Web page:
Clinical Chemistry and Laboratory Medicine (CCLM)
Published in Association with the European Federation of Clinical Chemistry and Laboratory Medicine (EFLM)
Editor-in-Chief: Plebani, Mario
Ed. by Gillery, Philippe / Lackner, Karl J. / Lippi, Giuseppe / Melichar, Bohuslav / Payne, Deborah A. / Schlattmann, Peter / Tate, Jillian R.
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Reference Ranges for Serum Concentrations of Lutropin (LH), Follitropin (FSH), Estradiol (E2), Prolactin, Progesterone, Sex Hormone-Binding Globulin (SHBG), Dehydroepiandrosterone Sulfate (DHEAS), Cortisol and Ferritin in Neonates, Children and Young Adults
The aim of this study was to establish reference ranges for children (neonates to young adults), for serum lutropin (LH), follitropin (FSH), estradiol (E2), progesterone, prolactin, sex hormone-binding globulin (SHBG), dehydroepiandrosterone sulfate (DHEAS), cortisol and ferritin, using the nonisotopic, automated chemiluminescence immunoassay system, Immulite® (DPC).
Serum samples from 762 children (369 female; age 1 day to 19 years) were examined. Of these, 381 were classified as pubertal. Due to non-normal distribution, the 2.5th, 50th and 97.5th percentiles (central 95% interval) were calculated for each group. Statistical differences between the reference ranges were analyzed with respect to age, sex and the stage of sexual maturation.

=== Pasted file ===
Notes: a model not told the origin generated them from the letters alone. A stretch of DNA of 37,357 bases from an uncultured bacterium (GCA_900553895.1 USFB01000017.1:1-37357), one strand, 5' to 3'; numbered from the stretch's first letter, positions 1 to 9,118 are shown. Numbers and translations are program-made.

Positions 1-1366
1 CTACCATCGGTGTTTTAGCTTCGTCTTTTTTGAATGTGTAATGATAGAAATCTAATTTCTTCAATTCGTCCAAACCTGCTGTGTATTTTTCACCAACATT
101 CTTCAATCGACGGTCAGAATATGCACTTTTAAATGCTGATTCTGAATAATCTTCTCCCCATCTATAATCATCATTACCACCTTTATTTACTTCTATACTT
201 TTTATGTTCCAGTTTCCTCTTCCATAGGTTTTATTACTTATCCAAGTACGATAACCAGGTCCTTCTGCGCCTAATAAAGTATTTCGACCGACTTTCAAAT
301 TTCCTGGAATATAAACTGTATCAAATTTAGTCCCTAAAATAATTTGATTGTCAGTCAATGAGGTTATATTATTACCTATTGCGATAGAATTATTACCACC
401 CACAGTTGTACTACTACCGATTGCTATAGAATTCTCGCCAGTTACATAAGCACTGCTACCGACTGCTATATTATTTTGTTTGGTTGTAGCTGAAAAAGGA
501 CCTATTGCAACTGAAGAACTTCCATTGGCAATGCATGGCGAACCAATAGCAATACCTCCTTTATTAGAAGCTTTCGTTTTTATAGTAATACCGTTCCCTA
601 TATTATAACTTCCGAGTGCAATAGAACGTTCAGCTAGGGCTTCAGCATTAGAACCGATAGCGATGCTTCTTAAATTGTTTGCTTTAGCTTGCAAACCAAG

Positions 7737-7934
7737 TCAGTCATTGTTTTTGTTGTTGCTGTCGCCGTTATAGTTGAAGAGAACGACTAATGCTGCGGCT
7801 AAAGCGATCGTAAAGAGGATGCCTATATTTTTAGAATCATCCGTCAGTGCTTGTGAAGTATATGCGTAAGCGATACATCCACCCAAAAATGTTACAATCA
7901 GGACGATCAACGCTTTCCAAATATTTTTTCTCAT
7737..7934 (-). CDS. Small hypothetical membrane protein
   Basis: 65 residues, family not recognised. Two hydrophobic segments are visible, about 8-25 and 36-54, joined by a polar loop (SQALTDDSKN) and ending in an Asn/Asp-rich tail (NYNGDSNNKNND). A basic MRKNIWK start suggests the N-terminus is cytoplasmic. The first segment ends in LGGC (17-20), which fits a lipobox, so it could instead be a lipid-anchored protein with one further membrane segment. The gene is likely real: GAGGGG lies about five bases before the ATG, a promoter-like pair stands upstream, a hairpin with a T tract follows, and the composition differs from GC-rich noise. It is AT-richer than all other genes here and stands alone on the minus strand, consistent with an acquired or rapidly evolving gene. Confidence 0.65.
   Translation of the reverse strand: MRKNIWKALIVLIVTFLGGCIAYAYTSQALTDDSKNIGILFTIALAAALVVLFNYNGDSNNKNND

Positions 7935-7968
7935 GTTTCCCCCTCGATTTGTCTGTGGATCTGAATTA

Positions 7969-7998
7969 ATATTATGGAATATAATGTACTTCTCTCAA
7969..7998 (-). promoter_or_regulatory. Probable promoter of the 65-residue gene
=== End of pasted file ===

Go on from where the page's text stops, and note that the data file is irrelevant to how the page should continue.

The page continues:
The median concentrations of E2, prolactin, progesterone, DHEAS, cortisol and ferritin were higher during the first 2 weeks post-partum than thereafter. The largest difference was seen with prolactin, which showed up to 27-fold higher values during this period. In contrast, before the onset of puberty, hardly any sex difference was observed and all analyte concentrations remained relatively constant, apart from SHBG which increased steadily after the neonatal period.
The increase of gonadal activity in females with the onset of sexual maturation included an increase in LH and FSH, which was accompanied by a strong increase in E2, progesterone and prolactin. Cortisol increased to a lesser extent during puberty. In males, the increase in the median concentrations of the hormones was smaller, except for DHEAS. The concentration of ferritin was high in the neonatal period but did not change during sexual maturation.
Our findings agree with earlier studies. The calculated reference intervals can be used to assess the development of children, particularly for measurements performed by the Immulite and Immulite 2000 chemiluminescence assay systems.
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